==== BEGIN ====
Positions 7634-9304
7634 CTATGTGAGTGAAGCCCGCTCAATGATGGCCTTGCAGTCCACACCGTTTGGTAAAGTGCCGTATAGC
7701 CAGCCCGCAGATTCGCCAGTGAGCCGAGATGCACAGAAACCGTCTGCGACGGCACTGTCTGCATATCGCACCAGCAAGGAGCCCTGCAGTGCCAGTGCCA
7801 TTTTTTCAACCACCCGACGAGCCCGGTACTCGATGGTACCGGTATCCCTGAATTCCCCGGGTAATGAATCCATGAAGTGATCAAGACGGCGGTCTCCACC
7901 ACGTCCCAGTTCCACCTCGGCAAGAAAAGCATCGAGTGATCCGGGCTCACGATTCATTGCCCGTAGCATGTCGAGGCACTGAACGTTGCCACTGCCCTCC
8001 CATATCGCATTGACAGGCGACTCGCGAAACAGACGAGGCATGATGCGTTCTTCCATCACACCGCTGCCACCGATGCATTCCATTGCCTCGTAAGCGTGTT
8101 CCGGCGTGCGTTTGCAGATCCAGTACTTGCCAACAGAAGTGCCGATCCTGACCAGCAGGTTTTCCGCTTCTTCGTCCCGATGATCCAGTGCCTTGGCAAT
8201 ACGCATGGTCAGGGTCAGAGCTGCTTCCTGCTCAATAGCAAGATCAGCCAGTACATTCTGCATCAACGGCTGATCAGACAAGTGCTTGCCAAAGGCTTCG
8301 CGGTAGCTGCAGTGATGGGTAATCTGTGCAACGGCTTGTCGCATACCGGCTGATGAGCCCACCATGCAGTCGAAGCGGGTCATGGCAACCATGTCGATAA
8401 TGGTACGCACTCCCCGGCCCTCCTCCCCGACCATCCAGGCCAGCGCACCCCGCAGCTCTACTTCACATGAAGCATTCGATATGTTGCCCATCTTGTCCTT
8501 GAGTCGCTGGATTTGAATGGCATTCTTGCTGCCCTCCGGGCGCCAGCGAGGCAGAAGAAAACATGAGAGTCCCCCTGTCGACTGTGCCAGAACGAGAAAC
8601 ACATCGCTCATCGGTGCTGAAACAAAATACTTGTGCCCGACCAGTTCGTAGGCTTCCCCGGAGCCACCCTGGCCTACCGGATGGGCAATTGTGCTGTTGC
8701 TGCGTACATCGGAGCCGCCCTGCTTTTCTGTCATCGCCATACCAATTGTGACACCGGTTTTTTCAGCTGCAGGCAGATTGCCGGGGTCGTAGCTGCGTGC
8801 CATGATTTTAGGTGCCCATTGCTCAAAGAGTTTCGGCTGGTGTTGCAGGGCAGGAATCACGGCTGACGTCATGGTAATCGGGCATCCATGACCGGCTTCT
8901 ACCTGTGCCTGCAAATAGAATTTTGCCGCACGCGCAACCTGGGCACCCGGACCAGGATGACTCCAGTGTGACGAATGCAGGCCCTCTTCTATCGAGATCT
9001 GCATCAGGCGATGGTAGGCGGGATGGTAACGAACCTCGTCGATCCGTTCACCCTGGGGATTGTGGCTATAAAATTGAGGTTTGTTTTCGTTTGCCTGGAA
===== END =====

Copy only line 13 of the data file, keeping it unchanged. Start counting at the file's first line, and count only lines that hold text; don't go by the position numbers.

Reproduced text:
8701 TGCGTACATCGGAGCCGCCCTGCTTTTCTGTCATCGCCATACCAATTGTGACACCGGTTTTTTCAGCTGCAGGCAGATTGCCGGGGTCGTAGCTGCGTGC